It’s been a challenging period for those involved with the America’s Cup. But where will the crucial next race be held, and is it the right call?
Long before Emirates Team New Zealand flew across the finish line to win the America’s Cup match in March, jockeying was underway for the next edition. In its secretive way, the America’s Cup is like an iceberg: the greater part lurks invisibly beneath the surface.
Relations between Luna Rossa Prada Pirelli and Emirates Team New Zealand had cooled and the British INEOS Team UK was being lined up to replace the official Challenger of Record should the Kiwis win.
This is an important role. The winner gets to decide the format, type of boat raced and venue, albeit in agreement with the official challenger. The role gives the British team a seat at the top table for the first time, and an opportunity to press for what it wants. That includes the possibility of racing for the next Cup in the UK.
First, however, the easiest agreement to find between the two teams and the yacht clubs they represent was to continue with the foiling AC75 class for “at least the next two editions of the America’s Cup”. “It will be a condition of entry to the 37th America's Cup that each team agrees to this commitment,” Emirates Team New Zealand spokesman Hamish Hooper told us.
It means the design and development work done over the last four years can be built upon, and it will take in the knowledge and skills built up by incumbent teams. Fans should be pleased, too, because the flying monohulls were spectacular and the racing closer and more exciting than anticipated. The next big question: where and when will the next America’s Cup be raced?
The British suggestion: A Deed of Gift match
The rumours are true that the British have proposed a one-off Deed of Gift match against the Kiwis to be raced in the UK, including or culminating in a race around the Isle of Wight. That would be an historic rerun of the original contest in 1851 between the British and the Americans, but this time explicitly excluding the Americans and any other challengers.
A so called “DOG match” has two precedents: between the New Zealanders and the Stars & Stripes US defenders in 1988, and in 2010, when Alinghi lost the Cup to BMW Oracle Racing. Feasibility studies were carried out with possible venues in the Solent and a bid has been received. The suggestion the British team made was that a rapid-turnaround Cup match in 2022 could keep the momentum while the world slowly returns to normal and New Zealand opens up to visitors. It would be a coup for Sir Jim Ratcliffe of INEOS to bring the racing to home territory, and maybe it would be easier for the home team to win here.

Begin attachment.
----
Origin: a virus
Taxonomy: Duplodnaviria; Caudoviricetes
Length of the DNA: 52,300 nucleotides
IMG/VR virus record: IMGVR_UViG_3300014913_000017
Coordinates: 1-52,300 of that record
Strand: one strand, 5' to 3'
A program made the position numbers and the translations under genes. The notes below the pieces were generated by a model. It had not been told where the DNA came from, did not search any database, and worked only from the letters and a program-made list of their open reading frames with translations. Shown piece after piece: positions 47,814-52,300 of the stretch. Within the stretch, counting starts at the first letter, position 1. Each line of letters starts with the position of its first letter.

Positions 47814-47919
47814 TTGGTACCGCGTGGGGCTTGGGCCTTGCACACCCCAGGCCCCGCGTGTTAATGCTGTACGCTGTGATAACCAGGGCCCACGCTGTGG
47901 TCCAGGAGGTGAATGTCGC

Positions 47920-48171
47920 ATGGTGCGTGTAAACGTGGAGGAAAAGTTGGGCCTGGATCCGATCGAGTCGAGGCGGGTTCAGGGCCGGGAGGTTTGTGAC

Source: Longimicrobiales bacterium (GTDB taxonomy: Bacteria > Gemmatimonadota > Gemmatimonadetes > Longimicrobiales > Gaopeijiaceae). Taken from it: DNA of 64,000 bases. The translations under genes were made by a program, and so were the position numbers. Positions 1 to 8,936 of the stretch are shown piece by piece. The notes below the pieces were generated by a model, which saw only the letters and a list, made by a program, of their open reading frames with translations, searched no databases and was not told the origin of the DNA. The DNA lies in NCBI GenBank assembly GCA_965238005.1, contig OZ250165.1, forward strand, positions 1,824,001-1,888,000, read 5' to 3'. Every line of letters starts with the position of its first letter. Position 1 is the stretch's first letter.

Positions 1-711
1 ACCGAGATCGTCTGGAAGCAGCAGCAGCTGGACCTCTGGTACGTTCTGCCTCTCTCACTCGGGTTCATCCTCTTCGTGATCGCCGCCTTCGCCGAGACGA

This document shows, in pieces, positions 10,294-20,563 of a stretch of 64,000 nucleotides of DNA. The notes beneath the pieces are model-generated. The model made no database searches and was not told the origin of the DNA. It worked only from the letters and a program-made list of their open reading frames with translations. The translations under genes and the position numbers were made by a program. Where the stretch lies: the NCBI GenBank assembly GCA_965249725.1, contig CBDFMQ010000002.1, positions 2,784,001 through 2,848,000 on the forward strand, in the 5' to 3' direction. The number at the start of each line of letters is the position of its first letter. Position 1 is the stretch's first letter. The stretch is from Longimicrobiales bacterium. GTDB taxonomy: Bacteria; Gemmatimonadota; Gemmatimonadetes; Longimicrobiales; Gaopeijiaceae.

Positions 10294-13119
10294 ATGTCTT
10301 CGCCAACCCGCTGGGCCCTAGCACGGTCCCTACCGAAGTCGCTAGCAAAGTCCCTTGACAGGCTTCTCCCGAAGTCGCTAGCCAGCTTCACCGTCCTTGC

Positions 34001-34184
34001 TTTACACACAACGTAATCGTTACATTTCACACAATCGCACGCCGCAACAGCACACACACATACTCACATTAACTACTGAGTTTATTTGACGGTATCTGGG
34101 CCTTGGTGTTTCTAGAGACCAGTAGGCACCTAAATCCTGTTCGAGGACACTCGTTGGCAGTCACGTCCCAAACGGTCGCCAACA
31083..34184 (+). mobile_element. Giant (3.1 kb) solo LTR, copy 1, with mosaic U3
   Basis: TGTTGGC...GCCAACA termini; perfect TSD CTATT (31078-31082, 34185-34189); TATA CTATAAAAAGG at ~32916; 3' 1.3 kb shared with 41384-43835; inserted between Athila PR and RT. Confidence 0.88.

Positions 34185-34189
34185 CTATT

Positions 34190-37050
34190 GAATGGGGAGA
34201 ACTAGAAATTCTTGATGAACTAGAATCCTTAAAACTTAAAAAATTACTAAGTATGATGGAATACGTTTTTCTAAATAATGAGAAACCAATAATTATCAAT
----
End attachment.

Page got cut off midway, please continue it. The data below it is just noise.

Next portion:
“It’s something that has been tabled as a mechanism to get through this Covid-19 world we have been battling through,” says Ben Ainslie. “It was [a question of] how do we get through to the next Cup four years down the road, and put [it] on the line to get some more teams interested.
"But, in all honesty, it is very much a distant idea, and I’m saying this with my Challenger of Record hat on,” he continues. “There are no plans in place and it is still leftfield thinking. Having a Cup on the Solent would be my preference and I do favour it, but I think we all have to understand the commercial realities of Emirates Team New Zealand.”
Luna Rossa and the New York Yacht Club’s American Magic have both said they want to continue challenging for the Cup and are opposed to being excluded in a one-on-one match. The Americans have made no secret of their furious opposition.
“A Deed of Gift match off the Isle of Wight would be a huge step in the wrong direction,” says Christopher Culver, commodore of the New York Yacht Club. “The two previous Deed of Gift matches were distinct low points in the history of the America’s Cup. The New York Yacht Club will not support a Deed of Gift match or an America’s Cup competition that is effectively open to only the defender and Challenger of Record.” It would, he added, undo the progress made in previous Cup cycles in increasing team numbers. “To waste this opportunity on a two-team event is not in the best interests of the Cup or the sport,” Culver declared.
In June the New Zealand team concluded a three-month negotiation with the New Zealand government and failed to reach agreement. Team chief Grant Dalton said the NZ$99 million offered in funds and in-kind support was not sufficient for a strong defence and a home contest was now “extremely unlikely”.